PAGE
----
HomeCat AnatomysensesMost cats use visual cues to learn the location of food

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Most cats use visual cues to learn the location of food — 6 Comments

  1. There are too many unknown variables to come to this conclusion.

    In my recent research I read that “free feeding” causes the digestive system to work overtime because the cat continues to smell food. This can create health issues like diabetes and other problems, like weight gain.

    I have stopped free feeding since learning this. And free feeding involves dry food, which I know now is not healthy. As I learn more about cat nutrition, I change the way I’ve done things in the past, even if it takes time to make the transition.

    My last vet pushed a big bag of Royal Canin dry high response food on me, even though I said I didn’t want it. I put a small amount in a plastic container because I figured I might have to wean my cat, since they’d been feeding her this for a week. The bag went into my outdoor shed.

    When I opened the container to sprinkle a little on the wet food I was putting out, my cat went on high alert, running to where the container was. She could smell it! (She was addicted!) This wasn’t a familiar container, so it wasn’t out of habit.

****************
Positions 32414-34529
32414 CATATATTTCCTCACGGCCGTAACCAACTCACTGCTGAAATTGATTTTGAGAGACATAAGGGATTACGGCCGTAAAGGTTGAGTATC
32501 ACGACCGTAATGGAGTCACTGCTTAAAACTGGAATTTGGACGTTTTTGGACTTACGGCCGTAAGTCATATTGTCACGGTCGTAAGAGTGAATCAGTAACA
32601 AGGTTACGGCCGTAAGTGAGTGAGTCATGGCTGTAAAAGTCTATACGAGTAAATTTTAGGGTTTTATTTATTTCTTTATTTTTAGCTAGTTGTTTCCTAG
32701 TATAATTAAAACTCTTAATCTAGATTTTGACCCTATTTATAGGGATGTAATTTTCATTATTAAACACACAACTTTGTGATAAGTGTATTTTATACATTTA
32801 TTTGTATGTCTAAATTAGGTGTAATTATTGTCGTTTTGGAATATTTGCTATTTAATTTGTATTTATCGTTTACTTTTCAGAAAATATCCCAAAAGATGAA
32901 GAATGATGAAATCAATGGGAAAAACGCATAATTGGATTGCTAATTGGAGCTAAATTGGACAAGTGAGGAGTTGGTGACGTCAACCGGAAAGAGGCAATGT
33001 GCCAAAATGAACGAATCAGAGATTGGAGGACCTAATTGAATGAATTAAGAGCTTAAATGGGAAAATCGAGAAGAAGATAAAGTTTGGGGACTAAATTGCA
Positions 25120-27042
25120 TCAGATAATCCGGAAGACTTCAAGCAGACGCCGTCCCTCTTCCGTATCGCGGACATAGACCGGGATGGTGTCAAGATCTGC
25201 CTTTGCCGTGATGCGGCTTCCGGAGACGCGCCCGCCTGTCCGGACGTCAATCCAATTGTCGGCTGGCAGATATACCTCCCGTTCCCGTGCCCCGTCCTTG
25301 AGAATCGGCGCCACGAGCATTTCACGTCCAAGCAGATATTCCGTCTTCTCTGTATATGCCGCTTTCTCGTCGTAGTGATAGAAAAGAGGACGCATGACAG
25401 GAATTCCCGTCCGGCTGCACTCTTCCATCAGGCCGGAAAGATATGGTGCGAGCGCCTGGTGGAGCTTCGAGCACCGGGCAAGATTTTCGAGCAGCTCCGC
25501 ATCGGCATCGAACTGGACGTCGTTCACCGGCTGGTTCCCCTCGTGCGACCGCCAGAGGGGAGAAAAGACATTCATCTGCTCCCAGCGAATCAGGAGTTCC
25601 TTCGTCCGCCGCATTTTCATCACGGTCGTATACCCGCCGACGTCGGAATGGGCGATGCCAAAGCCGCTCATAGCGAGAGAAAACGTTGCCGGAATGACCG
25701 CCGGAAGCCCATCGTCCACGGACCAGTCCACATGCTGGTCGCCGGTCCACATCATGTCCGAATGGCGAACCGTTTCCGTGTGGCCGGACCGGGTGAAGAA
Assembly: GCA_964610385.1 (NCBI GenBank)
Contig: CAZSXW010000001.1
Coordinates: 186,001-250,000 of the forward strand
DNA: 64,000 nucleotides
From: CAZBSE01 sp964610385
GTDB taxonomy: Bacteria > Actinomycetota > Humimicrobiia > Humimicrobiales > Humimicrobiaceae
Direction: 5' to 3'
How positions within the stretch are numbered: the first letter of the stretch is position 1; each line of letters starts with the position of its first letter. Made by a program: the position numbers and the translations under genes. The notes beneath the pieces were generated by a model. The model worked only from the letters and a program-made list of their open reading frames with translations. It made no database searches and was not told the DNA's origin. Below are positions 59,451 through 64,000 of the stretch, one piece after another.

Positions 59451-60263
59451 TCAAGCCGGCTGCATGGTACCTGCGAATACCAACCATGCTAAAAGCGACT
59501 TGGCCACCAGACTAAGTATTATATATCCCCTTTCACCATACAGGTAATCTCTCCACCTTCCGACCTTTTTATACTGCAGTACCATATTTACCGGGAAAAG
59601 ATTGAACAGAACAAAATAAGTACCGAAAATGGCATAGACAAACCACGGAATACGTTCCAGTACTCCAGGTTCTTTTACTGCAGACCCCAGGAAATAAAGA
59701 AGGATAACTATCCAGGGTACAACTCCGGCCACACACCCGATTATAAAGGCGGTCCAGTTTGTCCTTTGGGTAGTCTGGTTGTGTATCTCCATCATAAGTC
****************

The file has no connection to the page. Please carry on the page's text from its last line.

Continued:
If a cat’s outside, they will look for movement, rather than smelling for food. If indoors, smell might be their initial clue. Or it could also be
    the “sound” of a can opening.

    I used to feed a few feral cats in my garage. I had to use my keys to get in, and the cats came running to the “sound” of the keys. They had made an association with keys and food. So association is a also factor. I could just jiggle the keys to get them to come.

    • too many unknown variables to come to this conclusion

      I think this is a good statement. The study is too clean and it simplifies something that can’t be simplified like this. I had not heard about cats continuing to smell food and therefore overeat.

      If a cat’s outside, they will look for movement, rather than smelling for food. If indoors, smell might be their initial clue. Or it could also be the “sound” of a can opening

      I agree this too. Once again it proves that there are too many variables such that the study becomes rather pointless at least for me.

  2. I agree with the study that concludes that the sight of food is more prevalent in locating it than smell. At least, that’s true here.

    Most anything in my hands is perceived as food with my brood, and they are relentless until I convince them that they don’t want what I have. I, usually, wind up setting whatever I have on the floor so all can sniff. Sometimes, I really do have food but not the kind they want. But, everyone’s nose goes into my salad, pickled cucumbers (those cause sneezing), etc. I guess it’s a good thing that I don’t mind consuming cat saliva or snot. LOL!

    • Seems that for yours, sight is the first sense and then smell to check it out – close range check. Sound also might play a bigger role than we think. The sound of you as you prepare the food etc..

  3. OOzy sticks his nose straight up in the air and sniffs. He gets really confused when he finds me eating a bowl of cereal and milk or some hot oatmeal. He thinks the world revolves around him and all food consumed should smell like cat food.

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